LONDON (Reuters) – A British court agreed on Thursday to extradite WikiLeaks founder Julian Assange to Sweden where he is wanted for questioning over sex crimes, dismissing claims the move would breach his human rights.
Swedish prosecutors want to question Assange about allegations of sexual misconduct, which he denies, made by two WikiLeaks volunteers during his time in Sweden last August.
“I have specifically considered whether the physical or mental condition of the defendant is such that it would be unjust or oppressive to extradite him,” Judge Howard Riddle told London’s top-security Belmarsh Magistrates’ Court.
“I am satisfied that extradition is compatible with the defendant’s (European) Convention rights, I must order Mr Assange be extradited to Sweden.”
Lawyers for Assange, who has angered the U.S. government by releasing thousands of secret U.S. diplomatic cables on his website, said they would appeal against the decision at London’s High Court, putting the extradition on hold.
Mark Stephens, a lawyer for Assange, said the case showed that extraditions under the fast-track European arrest warrant were a form of “tick-box justice”.
“We are still hopeful that the matter will be resolved in this country. We still remain very optimistic about our opportunities on appeal,” he told reporters outside court.
One of the alleged victims accuses Assange of sexually molesting her by ignoring her request for him to use a condom during sex. The second woman has said Assange had sex with her while she was asleep and that he was not wearing a condom.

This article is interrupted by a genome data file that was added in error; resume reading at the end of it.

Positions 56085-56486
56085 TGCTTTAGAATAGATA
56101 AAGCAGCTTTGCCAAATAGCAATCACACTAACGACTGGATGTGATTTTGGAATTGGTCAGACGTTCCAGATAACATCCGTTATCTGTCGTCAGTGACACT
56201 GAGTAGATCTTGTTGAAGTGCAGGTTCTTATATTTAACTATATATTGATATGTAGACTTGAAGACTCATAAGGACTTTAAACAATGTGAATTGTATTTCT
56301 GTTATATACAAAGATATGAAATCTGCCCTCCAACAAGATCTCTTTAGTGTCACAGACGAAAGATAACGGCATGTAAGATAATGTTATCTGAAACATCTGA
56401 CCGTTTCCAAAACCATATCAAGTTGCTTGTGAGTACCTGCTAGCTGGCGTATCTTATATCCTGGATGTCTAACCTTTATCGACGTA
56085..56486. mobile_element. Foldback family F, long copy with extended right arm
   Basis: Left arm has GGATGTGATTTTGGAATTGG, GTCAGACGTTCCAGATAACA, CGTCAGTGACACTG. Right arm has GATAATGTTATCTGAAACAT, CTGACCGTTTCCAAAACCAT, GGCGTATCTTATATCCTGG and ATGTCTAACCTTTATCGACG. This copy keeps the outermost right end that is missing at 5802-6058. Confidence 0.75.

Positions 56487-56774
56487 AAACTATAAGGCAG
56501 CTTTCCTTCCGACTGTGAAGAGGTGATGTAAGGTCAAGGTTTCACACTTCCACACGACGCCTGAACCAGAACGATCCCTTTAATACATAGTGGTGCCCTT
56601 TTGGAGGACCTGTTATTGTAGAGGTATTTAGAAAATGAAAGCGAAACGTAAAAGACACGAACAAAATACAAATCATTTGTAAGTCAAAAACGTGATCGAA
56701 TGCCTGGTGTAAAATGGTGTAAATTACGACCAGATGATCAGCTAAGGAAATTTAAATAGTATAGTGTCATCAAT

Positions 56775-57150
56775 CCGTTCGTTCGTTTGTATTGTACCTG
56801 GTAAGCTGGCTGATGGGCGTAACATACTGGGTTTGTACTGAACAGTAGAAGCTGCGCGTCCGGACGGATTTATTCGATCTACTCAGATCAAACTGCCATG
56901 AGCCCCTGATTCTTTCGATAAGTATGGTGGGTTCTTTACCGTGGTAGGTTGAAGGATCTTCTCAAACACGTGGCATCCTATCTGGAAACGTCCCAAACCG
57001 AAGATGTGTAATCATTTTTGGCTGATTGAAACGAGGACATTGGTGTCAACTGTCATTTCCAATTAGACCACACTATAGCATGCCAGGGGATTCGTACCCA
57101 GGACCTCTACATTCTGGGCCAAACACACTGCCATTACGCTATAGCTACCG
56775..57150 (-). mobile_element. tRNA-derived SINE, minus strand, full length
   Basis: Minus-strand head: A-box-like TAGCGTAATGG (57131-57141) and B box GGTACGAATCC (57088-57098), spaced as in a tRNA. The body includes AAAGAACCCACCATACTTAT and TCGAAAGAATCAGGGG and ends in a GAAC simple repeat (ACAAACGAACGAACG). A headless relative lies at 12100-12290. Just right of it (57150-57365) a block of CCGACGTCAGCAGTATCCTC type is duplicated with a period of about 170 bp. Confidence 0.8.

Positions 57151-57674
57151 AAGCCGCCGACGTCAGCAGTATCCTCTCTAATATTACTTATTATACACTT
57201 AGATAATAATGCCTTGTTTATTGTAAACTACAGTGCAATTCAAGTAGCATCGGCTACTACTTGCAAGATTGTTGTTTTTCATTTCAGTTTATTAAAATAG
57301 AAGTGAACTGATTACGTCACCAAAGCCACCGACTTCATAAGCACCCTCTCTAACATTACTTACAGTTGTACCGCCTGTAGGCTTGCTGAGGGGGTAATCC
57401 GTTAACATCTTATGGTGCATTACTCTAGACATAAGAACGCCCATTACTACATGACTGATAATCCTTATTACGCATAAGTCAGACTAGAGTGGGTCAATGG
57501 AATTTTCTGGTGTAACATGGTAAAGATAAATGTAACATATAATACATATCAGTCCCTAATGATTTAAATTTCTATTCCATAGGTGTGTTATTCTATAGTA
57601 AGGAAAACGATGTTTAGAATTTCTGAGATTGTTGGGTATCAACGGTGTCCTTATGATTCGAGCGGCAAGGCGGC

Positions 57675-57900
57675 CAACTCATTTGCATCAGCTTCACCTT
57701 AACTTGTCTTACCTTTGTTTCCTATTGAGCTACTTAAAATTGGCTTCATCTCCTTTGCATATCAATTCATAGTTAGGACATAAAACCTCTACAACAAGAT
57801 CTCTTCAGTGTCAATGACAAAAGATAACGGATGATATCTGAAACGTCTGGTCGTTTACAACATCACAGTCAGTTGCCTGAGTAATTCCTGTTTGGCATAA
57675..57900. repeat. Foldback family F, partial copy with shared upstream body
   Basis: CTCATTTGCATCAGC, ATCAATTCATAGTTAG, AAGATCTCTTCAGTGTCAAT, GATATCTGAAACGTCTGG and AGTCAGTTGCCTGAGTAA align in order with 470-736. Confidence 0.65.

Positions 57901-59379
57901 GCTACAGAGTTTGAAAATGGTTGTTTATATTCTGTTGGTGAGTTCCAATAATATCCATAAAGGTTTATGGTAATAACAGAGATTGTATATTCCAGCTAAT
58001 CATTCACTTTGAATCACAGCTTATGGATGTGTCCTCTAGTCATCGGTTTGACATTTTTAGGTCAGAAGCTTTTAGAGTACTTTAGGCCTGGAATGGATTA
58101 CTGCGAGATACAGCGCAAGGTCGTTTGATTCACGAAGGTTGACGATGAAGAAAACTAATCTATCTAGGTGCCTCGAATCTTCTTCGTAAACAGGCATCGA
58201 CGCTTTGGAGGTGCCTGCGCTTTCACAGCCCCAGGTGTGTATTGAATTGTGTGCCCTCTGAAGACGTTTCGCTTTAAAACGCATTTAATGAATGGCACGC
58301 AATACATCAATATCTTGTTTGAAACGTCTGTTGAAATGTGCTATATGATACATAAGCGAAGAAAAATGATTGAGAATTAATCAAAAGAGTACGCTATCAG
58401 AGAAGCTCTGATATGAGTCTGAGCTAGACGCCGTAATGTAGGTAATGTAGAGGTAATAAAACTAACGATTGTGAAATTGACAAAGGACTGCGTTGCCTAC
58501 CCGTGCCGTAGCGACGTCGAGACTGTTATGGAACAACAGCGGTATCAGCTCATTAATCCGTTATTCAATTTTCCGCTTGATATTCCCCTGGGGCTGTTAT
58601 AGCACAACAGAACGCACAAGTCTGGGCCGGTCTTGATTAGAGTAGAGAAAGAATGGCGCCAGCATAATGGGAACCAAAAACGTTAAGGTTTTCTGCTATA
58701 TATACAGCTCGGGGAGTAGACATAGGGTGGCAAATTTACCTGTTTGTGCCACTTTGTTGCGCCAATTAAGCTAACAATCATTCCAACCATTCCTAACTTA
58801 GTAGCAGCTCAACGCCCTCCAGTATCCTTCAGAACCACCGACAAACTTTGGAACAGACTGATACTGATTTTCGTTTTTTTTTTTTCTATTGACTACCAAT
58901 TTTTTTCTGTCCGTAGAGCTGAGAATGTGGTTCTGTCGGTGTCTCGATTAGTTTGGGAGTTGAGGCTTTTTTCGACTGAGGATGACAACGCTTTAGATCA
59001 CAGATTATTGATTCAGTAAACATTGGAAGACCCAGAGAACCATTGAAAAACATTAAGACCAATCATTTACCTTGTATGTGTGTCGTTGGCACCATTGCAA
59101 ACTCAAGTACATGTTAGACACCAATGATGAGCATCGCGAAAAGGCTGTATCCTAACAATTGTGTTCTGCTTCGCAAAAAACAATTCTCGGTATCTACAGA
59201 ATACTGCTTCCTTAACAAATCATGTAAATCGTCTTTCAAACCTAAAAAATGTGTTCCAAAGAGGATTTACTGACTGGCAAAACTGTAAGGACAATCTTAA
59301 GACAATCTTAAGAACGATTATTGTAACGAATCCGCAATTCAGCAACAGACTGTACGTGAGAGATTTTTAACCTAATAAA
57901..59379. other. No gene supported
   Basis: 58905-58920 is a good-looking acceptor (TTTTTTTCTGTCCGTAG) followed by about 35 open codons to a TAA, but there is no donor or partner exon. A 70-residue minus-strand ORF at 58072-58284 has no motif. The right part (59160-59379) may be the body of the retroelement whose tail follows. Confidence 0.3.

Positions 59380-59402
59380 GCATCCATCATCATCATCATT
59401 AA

Prosecutors say the second allegation falls into the least severe of three categories of rape in Sweden, carrying a maximum of four years in jail.
Assange is a controversial and flamboyant character who inspires strong loyalties among his supporters, but his former right-hand man described him in a recent book as an irresponsible, autocratic bully.
Scores of reporters from around the world have covered the court case and celebrities including British film director Ken Loach and Australian journalist John Pilger offered sureties in December to persuade the British court he would not abscond.
During three days of legal argument earlier this month, lawyers for Assange argued he would not get a fair trial in Sweden and said Swedish prosecutors had mishandled the case against the 39-year-old Australian computer expert.
They argued that he might wind up being sent to the United States where he could face execution for leaking secrets.
Assange’s lawyers also accused Sweden’s Prime Minister Fredrik Reinfeldt of creating a “toxic atmosphere” in Sweden and damaging his chances of a fair trial by portraying him as “public enemy number one”.
However, Judge Riddle dismissed each of the defense’s arguments in turn, even describing Assange’s Swedish defense lawyer as an “unreliable witness”.
The judge said Swedish prosecutors had tried to interview Assange before he left the country but had been unable to do so.
He said the European arrest warrant, under which the fast-track extradition request as made, was valid and the alleged crimes were serious. Publicity surrounding the case was also not a reason to refuse extradition.
“I think it is highly unlikely that any comment has been made with a view to interfere with the course of public justice,” Riddle said.
The Swedish prosecution authority had no immediate comment.
This video is from The Guardian, broadcast Feb. 24, 2011.
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